Blog

Talking points

With the draw for the Champions League last 16 having been made, Simon Hart’s latest blog sees him dissecting the intricacies of the engrossing group stage that preceded it

WORDS Simon Hart

We’ve had 96 matches across 51 days, 289 goals scored at a rate of 3.01 per game and no fans to be seen at the majority of matches: a brief summary of a condensed – and unique – Champions League group stage.

And if we’re talking numbers, Bayern München deserve an early mention: the holders lead the way once more with most goals (18) and most points (16, together with Manchester City). But what of the other stories that stood out in this packed programme? Here are a few from a campaign that offered us something old, something new, something borrowed and something blue.

Old

Dynamo Kyiv coach Mircea Lucescu was busy proving that age is a state of mind, setting a milestone on Matchday 1 by becoming the oldest manager to take charge of a Champions League fixture at 75 years and 83 days. That same group featured Ferencváros, a venerable name from a past era making their return to this stage of the competition after 25 years. The Hungarian champions’ two-goal comeback against Lucescu’s team a week later, to earn their only point, must have left the Romanian manager feeling all of those 75 years.

The on-field golden oldies left their mark as well. It was against Kyiv that Cristiano Ronaldo (above), now 35, scored his 750th career goal for club and country, when Juventus beat the Ukrainian side in Turin on 2 December. On the same night, Chelsea’s Olivier Giroud showed his own enduring instincts in emphatic style by hitting four goals at Sevilla to become the oldest hat-trick scorer in the competition (at 34 years and 63 days) since Real Madrid’s Ferenc Puskás (38 years and 173 days) against Feyenoord in 1965.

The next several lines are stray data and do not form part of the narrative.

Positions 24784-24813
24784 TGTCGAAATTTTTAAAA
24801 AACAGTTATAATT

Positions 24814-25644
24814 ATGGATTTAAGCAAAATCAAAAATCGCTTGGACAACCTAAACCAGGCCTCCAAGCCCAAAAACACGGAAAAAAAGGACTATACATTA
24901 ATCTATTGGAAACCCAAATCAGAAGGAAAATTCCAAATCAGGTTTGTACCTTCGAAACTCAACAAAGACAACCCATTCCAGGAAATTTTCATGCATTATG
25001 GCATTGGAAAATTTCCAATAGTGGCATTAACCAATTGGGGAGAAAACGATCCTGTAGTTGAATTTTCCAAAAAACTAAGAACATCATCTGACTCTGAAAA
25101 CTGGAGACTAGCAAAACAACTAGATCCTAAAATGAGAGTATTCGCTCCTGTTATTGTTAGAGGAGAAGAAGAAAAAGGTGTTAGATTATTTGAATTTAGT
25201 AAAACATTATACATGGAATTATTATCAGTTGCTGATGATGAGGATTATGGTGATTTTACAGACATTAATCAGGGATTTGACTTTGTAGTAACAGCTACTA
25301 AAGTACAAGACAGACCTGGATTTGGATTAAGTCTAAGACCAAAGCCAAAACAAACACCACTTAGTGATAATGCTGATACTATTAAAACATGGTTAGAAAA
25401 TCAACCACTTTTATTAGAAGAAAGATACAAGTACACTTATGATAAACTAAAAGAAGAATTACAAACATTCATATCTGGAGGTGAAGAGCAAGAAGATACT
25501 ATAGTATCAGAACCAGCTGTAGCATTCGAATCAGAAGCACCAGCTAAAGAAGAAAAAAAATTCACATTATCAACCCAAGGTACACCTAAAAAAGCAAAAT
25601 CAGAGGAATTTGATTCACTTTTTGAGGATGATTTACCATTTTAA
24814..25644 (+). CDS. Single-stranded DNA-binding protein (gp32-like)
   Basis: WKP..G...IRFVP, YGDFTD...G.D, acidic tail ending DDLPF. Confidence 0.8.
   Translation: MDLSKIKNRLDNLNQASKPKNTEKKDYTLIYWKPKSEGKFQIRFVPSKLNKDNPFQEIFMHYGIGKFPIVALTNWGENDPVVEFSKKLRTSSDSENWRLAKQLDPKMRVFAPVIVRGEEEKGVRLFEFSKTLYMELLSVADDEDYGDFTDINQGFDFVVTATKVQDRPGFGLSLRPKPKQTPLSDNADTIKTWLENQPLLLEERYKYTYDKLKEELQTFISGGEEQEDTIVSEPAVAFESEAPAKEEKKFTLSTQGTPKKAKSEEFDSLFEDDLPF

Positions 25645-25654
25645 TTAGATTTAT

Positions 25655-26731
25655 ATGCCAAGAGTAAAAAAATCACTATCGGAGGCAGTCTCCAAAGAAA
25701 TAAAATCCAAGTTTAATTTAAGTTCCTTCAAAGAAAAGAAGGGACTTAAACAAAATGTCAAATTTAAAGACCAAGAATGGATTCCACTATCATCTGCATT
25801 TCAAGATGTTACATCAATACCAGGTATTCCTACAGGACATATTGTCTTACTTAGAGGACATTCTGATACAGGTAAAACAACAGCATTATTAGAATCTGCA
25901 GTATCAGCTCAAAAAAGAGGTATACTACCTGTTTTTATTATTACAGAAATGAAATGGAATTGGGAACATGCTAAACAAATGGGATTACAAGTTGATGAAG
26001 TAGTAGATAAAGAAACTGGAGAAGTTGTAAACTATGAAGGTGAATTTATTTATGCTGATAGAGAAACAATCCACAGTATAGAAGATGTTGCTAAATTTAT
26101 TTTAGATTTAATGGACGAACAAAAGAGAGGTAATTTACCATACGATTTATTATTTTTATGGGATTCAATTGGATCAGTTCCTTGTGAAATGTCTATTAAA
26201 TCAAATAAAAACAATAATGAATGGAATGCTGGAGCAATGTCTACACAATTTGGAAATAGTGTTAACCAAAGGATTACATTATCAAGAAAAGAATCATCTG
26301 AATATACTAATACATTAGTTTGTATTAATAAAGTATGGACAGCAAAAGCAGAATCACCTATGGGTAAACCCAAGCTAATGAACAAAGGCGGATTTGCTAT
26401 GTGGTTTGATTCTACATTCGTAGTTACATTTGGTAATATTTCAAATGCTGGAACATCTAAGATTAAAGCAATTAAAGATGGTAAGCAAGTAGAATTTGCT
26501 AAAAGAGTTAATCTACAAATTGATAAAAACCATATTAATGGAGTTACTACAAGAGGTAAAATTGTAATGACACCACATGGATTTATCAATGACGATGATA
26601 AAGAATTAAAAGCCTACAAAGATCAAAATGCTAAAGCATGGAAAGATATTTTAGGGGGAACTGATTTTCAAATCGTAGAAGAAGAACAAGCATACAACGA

New

One to watch: Dortmund’s Youssoufa Moukoko

Liverpool’s blooding of Billy Koumetio on Matchday 6 saw him become the youngest player in their long European Cup history – at 18 years and 25 days – and continued a trend across an injury-hit campaign in which Curtis Jones, Rhys Williams, Neco Williams, Caoimhin Kelleher and Leighton Clarkson all stepped up to plug gaps on Europe’s biggest stage.

They were not the only new faces to catch the eye. When Barcelona defeated Ferencváros in October they did so with two 17-year-olds, Ansu Fati and Pedri, both getting on the scoresheet. Dortmund, meanwhile, unveiled a new potential scoring prodigy in Youssoufa Moukoko, who became the Champions League’s youngest player with his second-half introduction at Zenit just 18 days after his 16th birthday. And the German club’s erstwhile teen sensation, the now 20-year-old Erling Braut Haaland, is maturing nicely: the joint-top scorer in the group stage added to his list of landmarks on Matchday 4 by becoming the fastest player to reach 15 goals in the competition. It took him just 12 appearances – and he added another before the final whistle.